In the mining sector for example, security technology is coming into its own as a force for safety.
"Turnkey security installations are designed to minimise risk with the aim of preventing an accident or crime before it even occurs," says Ian Downie, key account manager and mining expert at i to i technologies.
"The dangers facing this industry are threefold," says Downie. "Firstly, the underground environment is, by its nature, unstable and vulnerable. Surveillance equipment can, however, make a difference by making sure that only authorised parties are in access restricted areas (ie, in sensitive or unstable areas) and by detecting any instances of miner negligence - thereby ensuring that safety protocols are followed at all times.
"Secondly, faulty equipment and machinery can pose a real threat to workers' lives. Surveillance systems can automatically detect when equipment stops working, sounding an alarm in the central control room. This early warning system can help to prevent serious accidents," explains Downie.
The third threat to miners' safety comes in the form of armed robbery on mines. This is where access control, CCTV surveillance, perimeter security and alarms can make a real difference in preventing an intrusion onto the mine.
Reduction of physical guard services
In addition to playing a proactive role in protecting people, assets and information more effectively, modern surveillance technology also has a positive spin off of reducing guard services. Guards are often seen as a necessary business expense as previously there have been few other options. Video technology now offers an alternative.
Mining company Rockwell Diamonds, for example, was motivated to go the surveillance route in 2007 partly because of a lack of skilled resources.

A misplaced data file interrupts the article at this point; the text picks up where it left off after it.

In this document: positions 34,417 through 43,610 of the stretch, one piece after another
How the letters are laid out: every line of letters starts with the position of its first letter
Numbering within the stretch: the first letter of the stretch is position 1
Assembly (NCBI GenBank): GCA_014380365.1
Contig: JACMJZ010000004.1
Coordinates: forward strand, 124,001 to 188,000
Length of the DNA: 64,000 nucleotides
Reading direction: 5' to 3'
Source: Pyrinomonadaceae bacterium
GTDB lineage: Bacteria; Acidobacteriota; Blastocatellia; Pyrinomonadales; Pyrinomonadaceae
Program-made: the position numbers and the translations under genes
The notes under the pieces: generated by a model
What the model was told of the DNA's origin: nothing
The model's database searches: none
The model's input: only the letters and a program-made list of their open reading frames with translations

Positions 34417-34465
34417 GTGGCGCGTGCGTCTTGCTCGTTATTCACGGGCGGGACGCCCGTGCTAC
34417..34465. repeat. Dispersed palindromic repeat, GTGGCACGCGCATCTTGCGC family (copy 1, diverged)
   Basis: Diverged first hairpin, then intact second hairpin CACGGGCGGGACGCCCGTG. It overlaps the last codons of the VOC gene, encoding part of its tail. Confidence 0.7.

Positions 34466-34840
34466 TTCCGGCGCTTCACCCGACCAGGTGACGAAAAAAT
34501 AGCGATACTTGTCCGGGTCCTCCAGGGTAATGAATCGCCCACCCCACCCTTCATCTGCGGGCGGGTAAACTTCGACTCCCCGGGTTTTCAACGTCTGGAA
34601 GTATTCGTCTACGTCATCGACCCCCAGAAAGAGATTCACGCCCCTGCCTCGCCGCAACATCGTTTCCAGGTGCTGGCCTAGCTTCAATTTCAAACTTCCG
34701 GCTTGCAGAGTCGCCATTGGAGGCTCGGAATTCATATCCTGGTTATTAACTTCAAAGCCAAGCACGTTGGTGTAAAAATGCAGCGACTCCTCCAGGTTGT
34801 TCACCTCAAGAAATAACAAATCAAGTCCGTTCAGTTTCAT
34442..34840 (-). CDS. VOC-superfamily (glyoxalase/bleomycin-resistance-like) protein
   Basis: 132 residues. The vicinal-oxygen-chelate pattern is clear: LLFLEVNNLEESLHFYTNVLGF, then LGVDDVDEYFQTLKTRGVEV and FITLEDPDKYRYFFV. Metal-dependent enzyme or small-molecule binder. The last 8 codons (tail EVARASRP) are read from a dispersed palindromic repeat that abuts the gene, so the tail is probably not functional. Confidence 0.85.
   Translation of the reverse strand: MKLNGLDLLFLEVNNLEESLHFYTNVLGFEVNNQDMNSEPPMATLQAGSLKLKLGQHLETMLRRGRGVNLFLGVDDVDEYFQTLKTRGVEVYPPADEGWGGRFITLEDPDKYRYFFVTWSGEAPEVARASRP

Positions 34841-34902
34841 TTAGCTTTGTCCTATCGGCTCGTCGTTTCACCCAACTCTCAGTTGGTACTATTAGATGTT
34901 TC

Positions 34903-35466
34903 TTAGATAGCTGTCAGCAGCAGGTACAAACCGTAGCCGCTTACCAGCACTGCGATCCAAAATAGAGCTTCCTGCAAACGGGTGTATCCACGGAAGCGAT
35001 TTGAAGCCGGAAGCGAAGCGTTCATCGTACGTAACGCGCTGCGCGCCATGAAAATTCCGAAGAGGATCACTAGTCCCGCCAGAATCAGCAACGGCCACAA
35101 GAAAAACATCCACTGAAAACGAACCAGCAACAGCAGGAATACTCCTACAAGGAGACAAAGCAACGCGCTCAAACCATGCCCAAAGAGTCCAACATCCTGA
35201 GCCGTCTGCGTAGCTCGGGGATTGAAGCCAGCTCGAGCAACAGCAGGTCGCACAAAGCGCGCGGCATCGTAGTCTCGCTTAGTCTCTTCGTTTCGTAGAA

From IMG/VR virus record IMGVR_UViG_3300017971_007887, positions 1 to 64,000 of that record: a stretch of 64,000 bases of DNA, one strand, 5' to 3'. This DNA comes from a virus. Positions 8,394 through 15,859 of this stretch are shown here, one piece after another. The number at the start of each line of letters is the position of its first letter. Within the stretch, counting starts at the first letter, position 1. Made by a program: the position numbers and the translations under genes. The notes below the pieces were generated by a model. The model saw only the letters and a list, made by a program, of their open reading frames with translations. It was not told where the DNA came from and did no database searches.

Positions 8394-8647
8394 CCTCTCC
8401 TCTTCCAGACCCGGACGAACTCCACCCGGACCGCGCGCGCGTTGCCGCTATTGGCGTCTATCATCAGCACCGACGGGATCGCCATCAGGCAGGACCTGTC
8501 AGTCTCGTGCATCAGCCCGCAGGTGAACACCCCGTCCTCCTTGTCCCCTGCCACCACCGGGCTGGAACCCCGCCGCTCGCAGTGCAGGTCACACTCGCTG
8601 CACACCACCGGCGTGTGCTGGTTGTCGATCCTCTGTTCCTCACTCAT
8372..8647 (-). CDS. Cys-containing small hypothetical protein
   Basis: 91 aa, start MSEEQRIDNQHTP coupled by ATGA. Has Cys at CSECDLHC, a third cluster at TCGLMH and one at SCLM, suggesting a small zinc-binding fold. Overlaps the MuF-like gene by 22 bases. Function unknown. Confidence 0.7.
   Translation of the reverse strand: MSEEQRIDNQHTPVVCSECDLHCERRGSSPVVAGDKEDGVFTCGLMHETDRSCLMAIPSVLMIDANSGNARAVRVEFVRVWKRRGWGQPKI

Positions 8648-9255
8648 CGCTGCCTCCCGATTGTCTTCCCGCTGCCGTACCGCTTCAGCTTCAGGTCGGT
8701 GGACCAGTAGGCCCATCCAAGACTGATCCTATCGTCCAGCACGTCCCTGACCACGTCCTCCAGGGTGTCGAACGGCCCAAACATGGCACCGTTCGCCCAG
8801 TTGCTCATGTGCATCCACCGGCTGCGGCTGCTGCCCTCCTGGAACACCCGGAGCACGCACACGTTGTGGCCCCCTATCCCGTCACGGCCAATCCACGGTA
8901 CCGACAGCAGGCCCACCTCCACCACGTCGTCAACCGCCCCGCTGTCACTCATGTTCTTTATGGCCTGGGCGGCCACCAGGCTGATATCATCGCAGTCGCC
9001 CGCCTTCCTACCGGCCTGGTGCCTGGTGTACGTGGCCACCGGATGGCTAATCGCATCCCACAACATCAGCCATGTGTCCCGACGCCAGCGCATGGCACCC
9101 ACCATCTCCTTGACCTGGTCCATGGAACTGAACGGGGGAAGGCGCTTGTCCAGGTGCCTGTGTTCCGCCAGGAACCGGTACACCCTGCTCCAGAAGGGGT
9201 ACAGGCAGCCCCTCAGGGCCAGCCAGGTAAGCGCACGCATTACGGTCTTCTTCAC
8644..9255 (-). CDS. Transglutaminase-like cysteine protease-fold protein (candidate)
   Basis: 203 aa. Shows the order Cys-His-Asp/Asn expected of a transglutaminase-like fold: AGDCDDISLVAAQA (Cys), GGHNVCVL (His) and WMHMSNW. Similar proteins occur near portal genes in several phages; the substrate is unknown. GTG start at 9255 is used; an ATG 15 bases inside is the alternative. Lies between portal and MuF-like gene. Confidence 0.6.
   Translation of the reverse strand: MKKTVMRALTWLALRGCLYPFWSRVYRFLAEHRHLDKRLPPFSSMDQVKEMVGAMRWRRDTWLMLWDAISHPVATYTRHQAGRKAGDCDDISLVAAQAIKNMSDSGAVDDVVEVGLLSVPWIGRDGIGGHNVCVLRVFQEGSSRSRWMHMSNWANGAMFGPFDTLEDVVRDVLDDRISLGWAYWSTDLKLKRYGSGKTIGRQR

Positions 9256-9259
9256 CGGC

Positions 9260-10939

Glenn Norton, minerals resource manager at Rockwell, says that the investment in technology made sound business sense and was driven on the one hand by the need to improve security processes on its mines and on the other by a lack of skilled people to fill this role.
"There is a skills shortage in South Africa, qualified people are difficult to find so we decided to move away from the human element as much as possible and to manage the company with few, highly trained and motivated managers and employees working in combination with technology that provides a complete security efficiency solution," says Norton.
2010 and beyond
Developments in digital technology are rapidly impacting on how video and other security technologies are deployed. As video technology evolves, and as integration of previously disparate systems becomes increasingly viable, so potential business solutions expand from security into broader operational and risk management applications. It is for this reason that no modern security installation is these days complete without CCTV surveillance.
CCTV surveillance has a role to play in all sorts of environments from retail to mining and property. For example, it will play a major role in keeping the players, spectators and various personnel safe and secure at all times during the high-profile Football World Cup when it comes to South Africa in 2010.
The CCTV system being deployed will draw on all available new technology and will include various different types of cameras. The surveillance system being installed is a complete IP-based (Internet Protocol) solution, making it easy to manage and more reliable than traditional CCTV systems, as all the cameras are connected on a network and footage is stored in a digital format.
Whichever environment a business is operating in, critical to the success of effective systems integration is the choice of the right partner to deliver the skills required for system design and set up, as well as to establish the most appropriate auditing, monitoring and reporting procedures to best leverage investment and maximise return on investment.